World’s two largest economies – the United States and China – offered relief to global trade and helped ease simmering geopolitical tensions by signing the agreement yesterday which is a significant positive milestone that marks the end of the first phase of the trade war.
The deal between Washington and Beijing has come at the right time as it not only removes a significant geopolitical overhang and remediates the threat of additional escalation but also provides much-needed thrust to the global economy.
Although the US tariffs are in place for some time there is an agreement between both the country to address key issues that will drive away uncertainties that are currently present.
Looking at the deal, it commits China to substantially increase its imports of US goods over the course of 2 years, around $200 billion or +81% y/y in 2021 in exchange for the US to halt future tariff increases.
China is unlikely to ramp up its purchases as promised, however, the sheer size of the commitment should satisfy the US over the next few months as long as several large orders are initially placed.
The deal also includes promises by China on intellectual property protection, China market access, and technology transfer, currency exchange rates and the opening of the financial services industry.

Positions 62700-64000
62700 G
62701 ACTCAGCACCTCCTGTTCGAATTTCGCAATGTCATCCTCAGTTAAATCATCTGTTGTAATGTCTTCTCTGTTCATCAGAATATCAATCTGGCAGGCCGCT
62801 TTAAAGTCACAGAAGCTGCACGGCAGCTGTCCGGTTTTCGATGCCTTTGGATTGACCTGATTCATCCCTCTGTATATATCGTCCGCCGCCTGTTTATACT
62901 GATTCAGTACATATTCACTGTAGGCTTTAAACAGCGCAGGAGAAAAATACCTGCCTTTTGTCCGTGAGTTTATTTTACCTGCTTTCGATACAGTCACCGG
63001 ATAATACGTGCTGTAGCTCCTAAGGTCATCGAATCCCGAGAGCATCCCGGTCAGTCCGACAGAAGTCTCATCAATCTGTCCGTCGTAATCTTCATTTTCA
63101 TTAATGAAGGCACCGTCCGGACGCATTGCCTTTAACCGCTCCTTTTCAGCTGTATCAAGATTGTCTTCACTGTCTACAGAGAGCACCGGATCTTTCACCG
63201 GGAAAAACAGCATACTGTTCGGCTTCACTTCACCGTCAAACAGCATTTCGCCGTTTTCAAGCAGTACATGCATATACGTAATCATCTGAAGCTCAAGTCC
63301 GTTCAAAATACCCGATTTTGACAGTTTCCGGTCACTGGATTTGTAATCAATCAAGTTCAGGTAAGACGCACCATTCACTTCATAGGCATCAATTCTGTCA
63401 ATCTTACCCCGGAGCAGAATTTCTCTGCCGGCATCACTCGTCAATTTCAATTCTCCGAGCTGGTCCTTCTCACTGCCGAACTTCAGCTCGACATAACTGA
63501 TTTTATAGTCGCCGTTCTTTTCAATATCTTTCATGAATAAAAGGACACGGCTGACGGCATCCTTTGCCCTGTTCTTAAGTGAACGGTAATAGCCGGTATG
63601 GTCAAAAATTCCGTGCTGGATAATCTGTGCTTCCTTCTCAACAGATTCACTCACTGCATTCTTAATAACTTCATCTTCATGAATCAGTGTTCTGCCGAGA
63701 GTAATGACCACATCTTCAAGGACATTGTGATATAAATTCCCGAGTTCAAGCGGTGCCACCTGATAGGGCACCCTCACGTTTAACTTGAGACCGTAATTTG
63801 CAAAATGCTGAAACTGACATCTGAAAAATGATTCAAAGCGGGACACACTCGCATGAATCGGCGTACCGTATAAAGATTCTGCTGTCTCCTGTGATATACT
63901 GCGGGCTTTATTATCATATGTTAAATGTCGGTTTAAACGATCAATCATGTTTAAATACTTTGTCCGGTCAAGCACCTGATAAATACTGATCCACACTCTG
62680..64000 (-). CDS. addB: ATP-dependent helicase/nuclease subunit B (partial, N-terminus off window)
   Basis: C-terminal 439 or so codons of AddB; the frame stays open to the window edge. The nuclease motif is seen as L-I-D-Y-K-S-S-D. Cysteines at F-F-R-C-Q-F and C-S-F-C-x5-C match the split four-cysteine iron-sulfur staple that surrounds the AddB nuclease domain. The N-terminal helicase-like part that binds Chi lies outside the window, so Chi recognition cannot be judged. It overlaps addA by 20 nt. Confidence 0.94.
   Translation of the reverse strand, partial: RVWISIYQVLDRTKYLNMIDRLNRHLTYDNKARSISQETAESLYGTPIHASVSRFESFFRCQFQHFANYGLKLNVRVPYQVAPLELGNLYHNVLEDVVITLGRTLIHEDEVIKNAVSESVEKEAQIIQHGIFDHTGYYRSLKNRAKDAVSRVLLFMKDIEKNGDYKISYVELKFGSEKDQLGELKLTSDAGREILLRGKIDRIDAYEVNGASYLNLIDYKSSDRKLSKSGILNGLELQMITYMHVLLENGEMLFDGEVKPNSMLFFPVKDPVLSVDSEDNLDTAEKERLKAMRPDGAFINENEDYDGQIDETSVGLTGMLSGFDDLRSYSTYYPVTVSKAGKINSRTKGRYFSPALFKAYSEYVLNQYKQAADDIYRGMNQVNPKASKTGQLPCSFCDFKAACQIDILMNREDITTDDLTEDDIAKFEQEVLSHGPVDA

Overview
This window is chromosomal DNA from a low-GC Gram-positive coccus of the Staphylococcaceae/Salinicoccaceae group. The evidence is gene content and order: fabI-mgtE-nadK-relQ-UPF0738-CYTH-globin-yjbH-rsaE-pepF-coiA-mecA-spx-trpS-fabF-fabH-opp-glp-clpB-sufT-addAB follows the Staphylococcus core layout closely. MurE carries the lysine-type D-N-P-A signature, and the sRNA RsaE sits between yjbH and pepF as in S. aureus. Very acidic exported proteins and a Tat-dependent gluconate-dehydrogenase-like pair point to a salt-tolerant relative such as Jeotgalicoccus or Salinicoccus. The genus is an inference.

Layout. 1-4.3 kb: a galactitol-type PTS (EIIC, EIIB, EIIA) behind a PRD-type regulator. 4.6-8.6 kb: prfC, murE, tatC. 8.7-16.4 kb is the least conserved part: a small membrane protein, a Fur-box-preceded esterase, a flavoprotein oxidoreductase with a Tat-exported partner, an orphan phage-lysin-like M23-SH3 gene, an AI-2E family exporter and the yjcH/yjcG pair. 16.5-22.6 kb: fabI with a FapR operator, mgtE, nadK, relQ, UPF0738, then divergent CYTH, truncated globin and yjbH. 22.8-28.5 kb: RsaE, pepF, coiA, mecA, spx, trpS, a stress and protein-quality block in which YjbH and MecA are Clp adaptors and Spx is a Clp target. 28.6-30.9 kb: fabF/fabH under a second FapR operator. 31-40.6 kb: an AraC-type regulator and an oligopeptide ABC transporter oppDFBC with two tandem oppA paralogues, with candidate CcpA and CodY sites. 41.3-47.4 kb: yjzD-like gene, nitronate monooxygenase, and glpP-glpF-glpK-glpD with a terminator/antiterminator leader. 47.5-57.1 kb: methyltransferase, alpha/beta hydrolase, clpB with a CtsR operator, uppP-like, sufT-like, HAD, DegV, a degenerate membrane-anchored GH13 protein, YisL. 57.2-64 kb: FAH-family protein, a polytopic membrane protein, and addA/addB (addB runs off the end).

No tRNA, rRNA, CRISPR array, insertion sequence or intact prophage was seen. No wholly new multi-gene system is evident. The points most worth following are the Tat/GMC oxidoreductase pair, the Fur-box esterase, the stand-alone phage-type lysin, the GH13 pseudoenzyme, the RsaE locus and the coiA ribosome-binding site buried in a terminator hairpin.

Separately, there is no timetable for further negotiations on structural issues – such as industrial policy, intellectual property and government subsidies and I think the odds of any future agreements are slim to none.
The deal concludes more than a year of tough negotiations including several months of suspension of talks between the two largest economies of the world.
For, India the deal offers little benefits.
Companies having operations in China, namely Tata Motors, M&M, etc are set to gain.
Metal companies will also benefit as the deal will enable Chinese metal companies to resume operations at a full scale.
A positive sentiment should bring back cheers to the markets.
More importantly, the metals sector could see a significant rerating over the next 12 to 15 months as a lot of uncertainty which was prevailing till now gets cleared. This was also expected from a long time ahead of the elections in the US in Nov 2020
While in the short term metals stocks have seen some selling pressure we believe this was on expected lines as markets had discounted us China trade deal earlier. But the long term ramifications of this deal are considered quite positive as globally metals could see a sustained price rally after a long time which will get reflected in financial numbers possibly from FY21 onwards.
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